The story goes that golfer Ben Hogan, after his first round with a young Jack Nicklaus, was asked his opinion about Nicklaus’ prospects. Hogan was said to have replied, “This young man plays a game with which I am not familiar.”
We are all occasionally blessed to encounter people who are unreasonable. Who are so fully committed to their art that they do things that the rest of us not only couldn’t do, but couldn’t have imagined before we saw it.
Or, in this case, heard it.
I am several years late to this party, but in case you don’t know, I’d like to introduce you to the music of Jacob Collier. Jacob is a self-professed “chord geek,” always searching for new ways to combine the relative handful of notes available to us. He’s that rare figure who uses music theory to create rather than merely to understand. And what he creates is unexpected at every instant, even as it always feels inevitable.
Collier, growing up in a professional music home, was encouraged to a path of what I can only call rigorous play. Before he’d finished high school, that path was emerging onto the field of overdubbed recording, in which he sang with himself in densely textured arrangements of well-known songs: a few by Stevie Wonder, some Lionel Richie, even the theme song of The Flintstones, all shattered and rebuilt to be simultaneously recognizable and not.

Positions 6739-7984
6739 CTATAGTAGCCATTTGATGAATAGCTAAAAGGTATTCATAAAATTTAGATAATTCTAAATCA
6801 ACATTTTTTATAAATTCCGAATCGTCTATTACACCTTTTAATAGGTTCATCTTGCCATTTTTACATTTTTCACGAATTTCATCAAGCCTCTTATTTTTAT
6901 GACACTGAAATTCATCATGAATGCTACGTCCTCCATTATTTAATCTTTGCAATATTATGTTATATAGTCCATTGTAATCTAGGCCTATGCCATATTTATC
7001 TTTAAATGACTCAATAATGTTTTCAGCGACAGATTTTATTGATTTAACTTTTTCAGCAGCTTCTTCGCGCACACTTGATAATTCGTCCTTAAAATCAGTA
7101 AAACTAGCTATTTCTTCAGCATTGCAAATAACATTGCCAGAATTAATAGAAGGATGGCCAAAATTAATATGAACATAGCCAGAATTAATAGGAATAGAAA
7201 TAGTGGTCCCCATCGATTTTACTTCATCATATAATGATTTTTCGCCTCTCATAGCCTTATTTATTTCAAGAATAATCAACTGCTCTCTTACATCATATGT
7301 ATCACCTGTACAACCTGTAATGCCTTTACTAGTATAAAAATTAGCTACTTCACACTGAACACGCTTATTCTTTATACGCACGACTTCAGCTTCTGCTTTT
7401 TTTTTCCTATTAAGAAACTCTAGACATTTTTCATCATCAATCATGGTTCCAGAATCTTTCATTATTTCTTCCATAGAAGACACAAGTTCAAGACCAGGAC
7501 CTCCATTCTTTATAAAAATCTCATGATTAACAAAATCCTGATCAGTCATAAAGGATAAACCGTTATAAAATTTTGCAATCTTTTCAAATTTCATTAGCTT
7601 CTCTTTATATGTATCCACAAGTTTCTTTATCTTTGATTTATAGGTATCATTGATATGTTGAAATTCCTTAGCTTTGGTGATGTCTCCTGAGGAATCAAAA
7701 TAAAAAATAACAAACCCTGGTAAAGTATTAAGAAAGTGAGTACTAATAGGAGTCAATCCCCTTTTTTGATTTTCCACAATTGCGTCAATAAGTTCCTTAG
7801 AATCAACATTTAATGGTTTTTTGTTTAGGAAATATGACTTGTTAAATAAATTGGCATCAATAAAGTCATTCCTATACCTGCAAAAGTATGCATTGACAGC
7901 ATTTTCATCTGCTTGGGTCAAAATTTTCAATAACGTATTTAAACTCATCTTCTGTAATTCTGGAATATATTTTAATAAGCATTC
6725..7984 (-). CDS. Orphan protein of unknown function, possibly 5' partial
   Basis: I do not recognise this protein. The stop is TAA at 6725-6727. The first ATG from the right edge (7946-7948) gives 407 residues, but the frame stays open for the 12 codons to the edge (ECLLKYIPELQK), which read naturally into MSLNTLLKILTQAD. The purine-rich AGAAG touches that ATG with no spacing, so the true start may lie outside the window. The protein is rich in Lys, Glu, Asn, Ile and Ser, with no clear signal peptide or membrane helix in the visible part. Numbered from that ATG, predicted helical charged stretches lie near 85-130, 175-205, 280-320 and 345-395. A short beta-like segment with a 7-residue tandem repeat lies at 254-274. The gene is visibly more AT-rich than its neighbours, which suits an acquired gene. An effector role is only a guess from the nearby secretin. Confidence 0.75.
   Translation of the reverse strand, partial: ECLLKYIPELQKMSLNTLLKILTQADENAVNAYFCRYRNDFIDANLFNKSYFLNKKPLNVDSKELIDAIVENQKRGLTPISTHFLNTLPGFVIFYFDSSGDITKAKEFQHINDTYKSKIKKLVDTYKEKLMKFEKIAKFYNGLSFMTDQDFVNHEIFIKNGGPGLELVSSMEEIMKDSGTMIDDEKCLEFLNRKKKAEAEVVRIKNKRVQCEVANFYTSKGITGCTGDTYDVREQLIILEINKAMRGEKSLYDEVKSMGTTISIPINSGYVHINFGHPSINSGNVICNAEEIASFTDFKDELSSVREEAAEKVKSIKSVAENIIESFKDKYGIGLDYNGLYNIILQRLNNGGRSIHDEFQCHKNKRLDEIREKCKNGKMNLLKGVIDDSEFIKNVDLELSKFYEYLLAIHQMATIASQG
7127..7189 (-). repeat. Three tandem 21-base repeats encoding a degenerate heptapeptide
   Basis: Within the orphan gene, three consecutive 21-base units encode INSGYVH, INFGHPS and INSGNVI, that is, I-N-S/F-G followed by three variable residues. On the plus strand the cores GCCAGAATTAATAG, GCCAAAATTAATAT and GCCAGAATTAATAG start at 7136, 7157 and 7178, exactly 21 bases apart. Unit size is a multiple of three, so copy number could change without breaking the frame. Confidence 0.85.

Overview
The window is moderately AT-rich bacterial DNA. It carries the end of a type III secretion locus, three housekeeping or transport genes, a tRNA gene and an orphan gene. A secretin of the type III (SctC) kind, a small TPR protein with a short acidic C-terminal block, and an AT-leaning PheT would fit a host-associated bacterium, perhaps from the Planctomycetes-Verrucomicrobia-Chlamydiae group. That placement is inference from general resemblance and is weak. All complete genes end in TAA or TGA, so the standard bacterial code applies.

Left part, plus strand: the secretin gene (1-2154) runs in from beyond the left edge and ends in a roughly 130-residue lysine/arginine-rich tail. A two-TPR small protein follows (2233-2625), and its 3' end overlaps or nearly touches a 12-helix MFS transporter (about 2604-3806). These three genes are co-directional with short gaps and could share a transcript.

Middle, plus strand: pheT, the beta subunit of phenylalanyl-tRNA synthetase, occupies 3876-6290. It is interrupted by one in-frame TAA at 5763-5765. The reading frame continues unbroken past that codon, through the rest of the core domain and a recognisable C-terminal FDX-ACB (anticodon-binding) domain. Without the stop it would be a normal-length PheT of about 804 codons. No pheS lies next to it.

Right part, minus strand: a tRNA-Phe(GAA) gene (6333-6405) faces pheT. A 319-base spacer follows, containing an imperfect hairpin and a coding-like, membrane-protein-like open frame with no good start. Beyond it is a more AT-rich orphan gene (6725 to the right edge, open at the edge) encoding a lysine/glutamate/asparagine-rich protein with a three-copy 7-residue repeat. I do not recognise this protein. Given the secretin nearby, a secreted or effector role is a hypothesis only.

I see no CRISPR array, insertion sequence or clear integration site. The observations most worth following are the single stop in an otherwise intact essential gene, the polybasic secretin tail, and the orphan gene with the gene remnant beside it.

But then, this. (Headphones or good speakers, please. You can thank me in nine minutes.)
Henry Mancini wrote the song “Moon River” for the 1961 movie “Breakfast at Tiffany’s,” and it’s since been appropriated by tens of thousands of crooners from Andy Williams to Barbra Streisand to Frank Ocean. It’s a pretty song. But in Collier’s arrangement, it becomes both joyous and profound, and about three times longer than before. It becomes impossible. It has reached perfection.
Why is it that we cry when we encounter beauty? We can learn what Collier has done to build these chords, but it’s the chords themselves that break us to pieces. We can know that Spiro Kostof was trained in theater before his doctorate in architectural history, but it was the fact of his writing and his lectures that brought thousands of people to understand the built world in new ways.
When I see something like the dancer Yoann Bougeois’ interpretation of Claire de Lune, or pretty much anything that Simone Biles does, or the creative cycling of Danny Macaskill, I’m left wishing that every child everywhere had access to someone who is unreasonable. Someone who can show us up close what real greatness is, what it’s for, what it costs. Most of us live most of the time in the big bulge in the middle of the bell curve; we deserve to experience what’s out there on the far right tail.
And for ourselves and our own responsibilities, let’s close with a quote from Jacob Collier: Don’t wait for things to be possible before doing them.